Apocalypse movies have been all the rage of late, and why not? Maybe people like to see a picture of what the world we live in is heading for -- possibly that is -- but there's clearly a formula developing as to how to make apocalyptic movies. There's been a recent string of these movies including 2012 and The Road, and most recently The Book of Eli which opened in theaters yesterday.
A combination of Mad Max, The Road and Fahrenheit 451, The Book of Eli appeals to me in the same way many westerns do. The setting is the west in the U.S. some 30 years after 'the flash,' some cataclysmic incident where the ozone layer was torn open and the Earth began to burn. It wasn't a world destroyer though as many people survived, some forming into smaller groups and building communities and towns that dot the country. During the incident -- it's never spelled out although religion is hinted at for being a cause -- a revolution resulted where books, all books, burned. Now a quarter century later the world tries to build up again.
One of those people who survived the blast is Eli (Denzel Washington), a man in his late 30s, maybe early 40s who travels across the country, all the while heading west. In his possession is a leather-bound King James Bible, possibly the last one in existence with all the book burnings. He protects it closely, ready to dispatch anyone who tries to take it from him as he crosses the bleak, vacant stretches of land. One day, he walks into a small town run by a man known only as Carnegie (Gary Oldman) who rules the area because he controls the all-important water supply. In trying to gain as much power as possible, Carnegie has been looking for years for a copy of the Bible and through a young woman, Solara (Mila Kunis), working in his bar finds out that Eli has one. Carnegie wants it and will spare nothing or no one to get it, but Eli has no plans of giving it up easily.
Making their first movie in nine years, the Hughes brothers, Albert and Allen, turn in a strong movie in their return to the big screen. Working with cinematographer/director of photography Don Burgess, the twin brother directing combo create an intensely visual movie full of washed out colors -- almost like sepia -- that give everything a tired, beaten down by the world look. As Eli treks cross-country, it feels like the viewer is in this desert wasteland with him. The desert presents all sorts of dangers like hijackers (Eli's handling of an ambush is a great introductory sequence, one of the better recent action scenes) and an almost complete lack of water.
The action scenes are inspired as Eli equipped with a razor-sharp machete, pistol and pump-action shotgun deals with hijackers, thugs, and Carnegie's men. Unlike many action movies, these scenes are shown in one continuous shot without a cut. So instead of a flurry of quick-cut individual shots, we get one fast yet clear shot of Eli dispatching his attackers. As if those weren't cool enough, there's also a gunfight straight out of the old west as Eli turns to his pistol to get him out of a sticky situation with Carnegie and his demands.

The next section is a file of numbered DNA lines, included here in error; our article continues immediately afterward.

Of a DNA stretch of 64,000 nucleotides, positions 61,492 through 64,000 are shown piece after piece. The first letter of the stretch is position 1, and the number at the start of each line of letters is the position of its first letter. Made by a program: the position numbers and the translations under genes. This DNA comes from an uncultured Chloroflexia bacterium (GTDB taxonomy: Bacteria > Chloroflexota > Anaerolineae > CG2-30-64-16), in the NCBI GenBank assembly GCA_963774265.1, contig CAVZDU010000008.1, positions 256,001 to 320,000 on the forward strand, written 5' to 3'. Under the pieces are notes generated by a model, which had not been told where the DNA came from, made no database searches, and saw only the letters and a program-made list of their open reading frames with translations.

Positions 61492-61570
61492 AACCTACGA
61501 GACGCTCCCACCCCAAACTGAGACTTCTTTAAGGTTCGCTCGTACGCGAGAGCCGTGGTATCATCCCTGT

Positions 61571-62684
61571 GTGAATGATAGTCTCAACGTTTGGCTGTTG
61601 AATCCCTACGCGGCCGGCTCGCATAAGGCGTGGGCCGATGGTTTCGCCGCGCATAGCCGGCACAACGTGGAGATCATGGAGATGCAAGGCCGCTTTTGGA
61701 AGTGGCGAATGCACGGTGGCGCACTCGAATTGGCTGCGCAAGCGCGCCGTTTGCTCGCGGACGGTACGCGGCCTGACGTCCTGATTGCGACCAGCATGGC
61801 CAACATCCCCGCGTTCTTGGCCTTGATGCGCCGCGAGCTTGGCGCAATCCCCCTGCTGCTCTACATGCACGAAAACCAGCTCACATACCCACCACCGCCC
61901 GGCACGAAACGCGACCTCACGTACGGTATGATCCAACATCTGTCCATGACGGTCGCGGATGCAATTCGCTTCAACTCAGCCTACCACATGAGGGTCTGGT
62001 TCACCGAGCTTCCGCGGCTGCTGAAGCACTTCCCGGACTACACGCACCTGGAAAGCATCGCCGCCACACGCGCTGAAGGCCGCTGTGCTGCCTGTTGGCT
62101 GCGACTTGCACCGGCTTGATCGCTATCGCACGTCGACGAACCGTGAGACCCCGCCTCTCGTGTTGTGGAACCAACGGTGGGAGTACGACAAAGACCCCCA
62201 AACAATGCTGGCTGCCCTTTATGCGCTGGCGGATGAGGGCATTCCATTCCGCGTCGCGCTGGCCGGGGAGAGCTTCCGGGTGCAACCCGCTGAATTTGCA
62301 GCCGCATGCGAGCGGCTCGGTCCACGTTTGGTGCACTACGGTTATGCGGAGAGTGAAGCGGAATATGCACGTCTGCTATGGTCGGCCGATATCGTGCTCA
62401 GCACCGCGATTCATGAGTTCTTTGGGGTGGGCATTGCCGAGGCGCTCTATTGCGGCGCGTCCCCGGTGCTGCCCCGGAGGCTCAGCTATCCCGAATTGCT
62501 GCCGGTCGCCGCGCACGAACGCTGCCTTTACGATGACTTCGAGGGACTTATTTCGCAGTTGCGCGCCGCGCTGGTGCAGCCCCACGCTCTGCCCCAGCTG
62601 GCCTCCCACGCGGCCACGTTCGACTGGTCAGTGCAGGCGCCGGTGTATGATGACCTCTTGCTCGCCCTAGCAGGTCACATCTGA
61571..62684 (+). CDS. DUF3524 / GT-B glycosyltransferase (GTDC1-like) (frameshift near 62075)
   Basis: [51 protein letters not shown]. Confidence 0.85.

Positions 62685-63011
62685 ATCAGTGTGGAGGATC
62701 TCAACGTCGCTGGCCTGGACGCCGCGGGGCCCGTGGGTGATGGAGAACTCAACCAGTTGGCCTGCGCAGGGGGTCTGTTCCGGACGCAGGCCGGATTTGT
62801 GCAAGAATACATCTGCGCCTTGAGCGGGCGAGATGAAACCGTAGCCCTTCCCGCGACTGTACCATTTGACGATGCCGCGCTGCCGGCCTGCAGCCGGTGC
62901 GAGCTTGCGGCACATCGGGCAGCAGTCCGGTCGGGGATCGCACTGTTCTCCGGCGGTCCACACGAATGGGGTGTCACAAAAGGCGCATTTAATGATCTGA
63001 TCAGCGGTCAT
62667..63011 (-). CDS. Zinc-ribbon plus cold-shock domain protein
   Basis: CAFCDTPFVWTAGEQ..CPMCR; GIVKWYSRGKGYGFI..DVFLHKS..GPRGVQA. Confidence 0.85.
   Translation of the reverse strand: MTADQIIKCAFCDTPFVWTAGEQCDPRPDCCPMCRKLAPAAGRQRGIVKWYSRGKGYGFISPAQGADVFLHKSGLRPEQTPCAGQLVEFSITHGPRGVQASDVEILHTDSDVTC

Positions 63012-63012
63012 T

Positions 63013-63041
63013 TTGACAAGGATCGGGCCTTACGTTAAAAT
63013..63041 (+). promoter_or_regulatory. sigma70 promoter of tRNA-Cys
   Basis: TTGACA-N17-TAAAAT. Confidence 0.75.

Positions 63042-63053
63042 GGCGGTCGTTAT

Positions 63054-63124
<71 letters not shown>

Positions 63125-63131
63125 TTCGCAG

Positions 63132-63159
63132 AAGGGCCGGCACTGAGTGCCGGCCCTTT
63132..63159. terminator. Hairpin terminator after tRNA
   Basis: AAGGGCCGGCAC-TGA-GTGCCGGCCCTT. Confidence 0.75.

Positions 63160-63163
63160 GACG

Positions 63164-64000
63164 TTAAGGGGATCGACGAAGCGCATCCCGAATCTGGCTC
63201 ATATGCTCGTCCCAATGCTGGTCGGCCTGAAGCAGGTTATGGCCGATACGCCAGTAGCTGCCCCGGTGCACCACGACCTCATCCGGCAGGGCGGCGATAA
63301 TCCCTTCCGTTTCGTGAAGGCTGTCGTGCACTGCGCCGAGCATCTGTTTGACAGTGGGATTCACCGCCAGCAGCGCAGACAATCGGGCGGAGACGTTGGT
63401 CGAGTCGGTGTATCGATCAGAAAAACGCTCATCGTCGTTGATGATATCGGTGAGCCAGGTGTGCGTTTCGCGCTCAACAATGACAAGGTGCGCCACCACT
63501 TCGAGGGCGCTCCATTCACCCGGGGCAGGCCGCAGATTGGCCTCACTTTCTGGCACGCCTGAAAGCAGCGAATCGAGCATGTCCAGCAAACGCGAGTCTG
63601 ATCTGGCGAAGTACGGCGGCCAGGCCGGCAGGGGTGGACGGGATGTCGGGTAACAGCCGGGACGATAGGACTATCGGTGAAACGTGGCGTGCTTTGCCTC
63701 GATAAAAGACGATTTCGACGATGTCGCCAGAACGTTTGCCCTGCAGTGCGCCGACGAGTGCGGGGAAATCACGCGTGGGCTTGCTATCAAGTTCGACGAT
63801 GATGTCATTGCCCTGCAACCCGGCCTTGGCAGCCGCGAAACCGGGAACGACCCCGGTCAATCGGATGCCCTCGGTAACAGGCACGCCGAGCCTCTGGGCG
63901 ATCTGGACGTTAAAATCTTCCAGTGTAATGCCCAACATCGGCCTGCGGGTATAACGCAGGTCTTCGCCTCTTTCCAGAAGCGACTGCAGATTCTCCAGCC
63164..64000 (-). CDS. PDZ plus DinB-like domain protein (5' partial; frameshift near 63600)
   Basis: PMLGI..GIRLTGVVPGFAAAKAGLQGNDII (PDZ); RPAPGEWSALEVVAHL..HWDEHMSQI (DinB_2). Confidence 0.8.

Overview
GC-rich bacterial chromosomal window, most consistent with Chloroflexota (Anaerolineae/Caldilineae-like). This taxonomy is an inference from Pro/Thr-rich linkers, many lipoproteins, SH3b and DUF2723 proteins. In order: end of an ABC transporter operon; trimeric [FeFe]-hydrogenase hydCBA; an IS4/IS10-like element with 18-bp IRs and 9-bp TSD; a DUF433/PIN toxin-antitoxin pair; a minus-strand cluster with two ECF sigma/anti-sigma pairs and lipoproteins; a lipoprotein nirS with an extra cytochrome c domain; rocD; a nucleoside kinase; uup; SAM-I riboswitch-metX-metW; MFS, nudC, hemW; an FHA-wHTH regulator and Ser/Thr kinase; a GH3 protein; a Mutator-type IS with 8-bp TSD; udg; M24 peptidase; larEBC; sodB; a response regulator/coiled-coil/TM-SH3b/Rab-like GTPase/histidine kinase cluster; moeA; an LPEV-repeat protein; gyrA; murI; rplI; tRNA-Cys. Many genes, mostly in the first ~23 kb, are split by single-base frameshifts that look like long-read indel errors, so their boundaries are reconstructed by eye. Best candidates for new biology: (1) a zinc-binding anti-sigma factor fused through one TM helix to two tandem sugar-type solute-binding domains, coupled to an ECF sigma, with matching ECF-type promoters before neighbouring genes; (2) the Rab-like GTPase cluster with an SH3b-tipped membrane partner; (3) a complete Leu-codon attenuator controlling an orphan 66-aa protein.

This builds and builds to a phenomenal final 30 minutes. The first 90 are strong and highly enjoyable on their own, but the last half hour takes it to another level. There's one major twist -- think Sixth Sense -- that is hinted at throughout the movie but is handled so well it would be hard to pick up on an initial viewing. I didn't see it coming at all and am still coming around with it. But on a bigger level (no twist involved) it's a very emotional ending, surprisingly so since this movie is being marketed as an action flick, that goes back to what all apocalypse movies have...there will always be a remnant, a group to carry on where others have fallen. This ending features a great cameo from Malcolm McDowell, quite a departure from his Clockwork Orange part.
Starring as a man of few words on a mission, Denzel Washington is phenomenal as Eli. With little in the way of dialogue and even less background, Washington brings Eli to life, a character you find yourself rooting for because somehow you know he is in the right and doing something incredibly worthwhile. When Eli does speak, Washington shows off the old acting chops, especially when he explains how the book came into his possession. An actor more than a movie star, it's always nice to see Washington get to do some heavy-duty fight scenes too. Oldman gets back to his bad guy roots as Carnegie, and Kunis continues a string of movies where she's shown she is more than just shrill Jackie Burkhart. Also worth looking out for is Ray Stevenson as Redridge, Carnegie's right hand man, Jennifer Beals as Claudia, Solara's blind mother, Tom Waits as a suspicious storekeeper, and Frances de la Tour and Michael Gambon as an old married couple Eli meets on the road.
Not overly religious and not quite a straight action movie, The Book of Eli has a little bit of everything for the audience. Great casting, especially Washington and Oldman, help boost this apocalyptic story into something more than just its spare parts. As for the twist, it is one of those revelations that make you want to go back and watch the movie again, see if you can spot all the clues as they're presented. In this movie's case, I look forward to seeing it again because it certainly fooled me the first time around.
The Book of Eli <----trailer (2010): *** 1/2 /****